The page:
Using the access information/credentials provided make sure you can log into to your:
Let’s start, as the docs for this are distributed over some places we’ll give some more instructions.
In this lab your automation controller was already configured during installation to fetch collections from PAH and Ansible Galaxy. The first task is to disable direct retrieval of collections from Ansible Galaxy so only collections on PAH could be used.
defaultOrganization in Automation Controller and click Edit
You could add more credentials here, the order of these credentials sets precedence for the sync and lookup of the content.
It’s important to note that the PAH credentials are added automatically during an installation of Automation Controller and PAH in one installer run. If you add PAH later you have to configure the credentials yourself!
Before we configure content synchronization, we want to add a demo project:
You will notice this project will fail to sync (Click on the Jobs menu on the left) with an error “ERROR! Failed to resolve the requested dependencies map. Could not satisfy the following requirements: containers.podman”. This is because the
requirements.yml file lists a dependency for a collection which is not yet available to your controller.
To solve this issue, we have to configure your PAH to sync the necessary collections, and to configure your automation controller to use the content from your private automation hub. We did already configure automation controller, but we haven’t synced any content yet.
Most of this is well documented here
console.redhat.comand open Ansible Automation Platform -> Automation Hub -> Collections. Here you can enable/disable the sync of certain collections. You will need a RHN account with “organization administrator” privileges to perform this action.
If you never modified your sync settings in Automation Hub before, all collections will be synchronized. To speed up the sync time, we recommend to disable as many as you can - but not all of them.
Galaxy is configured as the remote
community out of the box. Follow the instructions to configure the synchronization.
collections: # Install a collection from Ansible Galaxy. - name: containers.podman
requirements.ymlfile from your local machine.
Verify the sync of the collections in Collections -> Collections, switch the repository filter with the dropdown at the top. There should be a lot of content in the
Red Hat Certified repo and one collection in the
Community repo. The ‘published’ filter will not find anything, since we haven’t uploaded any collections we created ourselves.
Now check that Automation Controller can actually use the content from your PAH. Let’s first sync our project again and the error message should disappear because now automation controller can download and install the collection from your private automation hub.
Before we can test with an actual Playbook, we have to create an inventory in Automation Controller. Create an inventory called Workshop Inventory and populate it with the unique name of
node1 listed in
/etc/ansible/hosts in the “managed_nodes” section:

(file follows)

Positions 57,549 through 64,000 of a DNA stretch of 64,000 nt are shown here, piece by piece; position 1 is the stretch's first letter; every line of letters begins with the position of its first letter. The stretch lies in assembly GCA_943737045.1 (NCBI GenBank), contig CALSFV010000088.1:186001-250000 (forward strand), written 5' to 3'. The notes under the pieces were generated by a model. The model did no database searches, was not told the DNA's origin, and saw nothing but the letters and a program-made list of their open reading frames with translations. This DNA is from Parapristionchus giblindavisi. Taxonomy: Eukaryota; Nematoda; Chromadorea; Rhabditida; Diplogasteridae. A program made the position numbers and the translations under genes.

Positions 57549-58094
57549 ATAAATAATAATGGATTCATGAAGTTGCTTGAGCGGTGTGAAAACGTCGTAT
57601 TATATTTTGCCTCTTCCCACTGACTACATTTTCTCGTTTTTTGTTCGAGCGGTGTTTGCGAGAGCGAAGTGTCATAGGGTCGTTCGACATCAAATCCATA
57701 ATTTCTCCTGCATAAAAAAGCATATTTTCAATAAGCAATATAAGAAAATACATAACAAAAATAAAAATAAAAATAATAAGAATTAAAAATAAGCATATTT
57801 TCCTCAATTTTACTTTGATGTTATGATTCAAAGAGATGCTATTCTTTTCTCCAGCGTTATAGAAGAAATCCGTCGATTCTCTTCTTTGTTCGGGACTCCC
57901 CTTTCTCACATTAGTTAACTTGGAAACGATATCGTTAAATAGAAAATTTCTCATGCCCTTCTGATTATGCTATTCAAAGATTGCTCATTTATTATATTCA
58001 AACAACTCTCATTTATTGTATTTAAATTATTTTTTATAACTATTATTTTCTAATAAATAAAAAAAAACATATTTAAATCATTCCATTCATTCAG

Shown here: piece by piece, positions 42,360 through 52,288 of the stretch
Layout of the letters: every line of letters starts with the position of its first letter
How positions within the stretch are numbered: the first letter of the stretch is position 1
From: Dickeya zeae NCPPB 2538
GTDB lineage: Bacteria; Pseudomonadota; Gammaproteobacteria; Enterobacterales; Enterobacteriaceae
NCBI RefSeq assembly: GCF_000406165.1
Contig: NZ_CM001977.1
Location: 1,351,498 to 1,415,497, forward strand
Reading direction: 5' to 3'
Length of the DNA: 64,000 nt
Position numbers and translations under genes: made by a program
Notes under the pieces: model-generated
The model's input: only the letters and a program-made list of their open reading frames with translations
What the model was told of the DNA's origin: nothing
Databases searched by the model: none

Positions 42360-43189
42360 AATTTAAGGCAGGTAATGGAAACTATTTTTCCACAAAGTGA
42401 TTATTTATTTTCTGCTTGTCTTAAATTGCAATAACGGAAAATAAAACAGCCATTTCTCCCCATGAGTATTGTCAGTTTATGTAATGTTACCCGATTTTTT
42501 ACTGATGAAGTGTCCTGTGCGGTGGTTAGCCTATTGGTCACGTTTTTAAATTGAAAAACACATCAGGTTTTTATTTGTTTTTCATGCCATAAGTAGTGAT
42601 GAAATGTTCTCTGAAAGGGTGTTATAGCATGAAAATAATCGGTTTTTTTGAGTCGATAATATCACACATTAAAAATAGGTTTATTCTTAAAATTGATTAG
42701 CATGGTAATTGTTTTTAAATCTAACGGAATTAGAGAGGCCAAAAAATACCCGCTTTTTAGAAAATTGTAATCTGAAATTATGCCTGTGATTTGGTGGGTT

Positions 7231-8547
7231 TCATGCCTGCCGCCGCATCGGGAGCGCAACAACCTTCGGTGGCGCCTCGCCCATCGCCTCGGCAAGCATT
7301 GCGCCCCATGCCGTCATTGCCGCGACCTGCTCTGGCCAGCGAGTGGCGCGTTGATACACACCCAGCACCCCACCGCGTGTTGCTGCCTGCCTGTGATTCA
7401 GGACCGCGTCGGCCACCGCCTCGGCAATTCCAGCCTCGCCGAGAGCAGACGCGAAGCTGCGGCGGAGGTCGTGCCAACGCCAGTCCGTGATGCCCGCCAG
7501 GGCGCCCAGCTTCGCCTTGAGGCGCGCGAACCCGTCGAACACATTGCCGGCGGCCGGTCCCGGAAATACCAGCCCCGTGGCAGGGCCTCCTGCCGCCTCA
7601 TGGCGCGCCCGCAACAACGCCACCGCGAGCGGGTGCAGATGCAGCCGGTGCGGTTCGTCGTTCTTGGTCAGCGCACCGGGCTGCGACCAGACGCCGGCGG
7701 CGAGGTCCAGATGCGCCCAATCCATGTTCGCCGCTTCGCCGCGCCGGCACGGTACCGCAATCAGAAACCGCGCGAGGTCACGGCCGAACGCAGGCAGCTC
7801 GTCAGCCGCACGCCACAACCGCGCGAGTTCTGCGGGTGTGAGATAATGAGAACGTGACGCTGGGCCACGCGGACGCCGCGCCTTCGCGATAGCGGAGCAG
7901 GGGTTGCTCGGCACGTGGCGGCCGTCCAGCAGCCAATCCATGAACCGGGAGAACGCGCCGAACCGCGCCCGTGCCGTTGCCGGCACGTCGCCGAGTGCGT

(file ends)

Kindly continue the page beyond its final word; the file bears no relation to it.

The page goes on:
$ cat /etc/ansible/hosts [output truncated] [managed_nodes] node1.<LABID>.internal node2.<LABID>.internal node3.<LABID>.internal
Make sure you only create
node1, we will need the other nodes later!
We also have to create machine credentials for these servers. Let’s create machine credentials called Workshop Credentials. Use the private key of
lab-user from the VS Code Server terminal and as username
For a proper end to end test, let’s create a Job Template that uses the
containers.podman collection which is not part of the included Execution Environments:
Sync the project you created earlier again and check it runs successfully. You should notice from the job output that the task which installs collections from the
requirements.yml is now succeeding.
Create a new Job Template:
Ansible Engine 2.9 execution environment
Launch the Template
It should now run and deploy an httpd container on
node1 that is hosting a small website. Test it from the terminal in VS Code Server:
So recap what happened:
default) is configured in a way it can only download Collections from your Private Automation Hub
As this collection is not part of the Execution Environment the Playbook uses, how did it work? In this case is it was dynamically “added” to the Execution Environment at runtime. This behavior did already exist in Ansible Tower 3.8, and it still does work in automation controller. This means, you only have to build your own execution environment if your collection has additional Python or package dependencies. You can double check by looking at the details of the “source control update” job of your project and click on the “fetch galaxy collections from collections/requirements” task.
Be able to manually configure private automation hub to synchronize content from Red Hat’s automation hub and Ansible Galaxy.
You should also better understand that, although it might be beneficial to create custom execution environments, it’s not always necessary and automation controller can still load and install collections during runtime.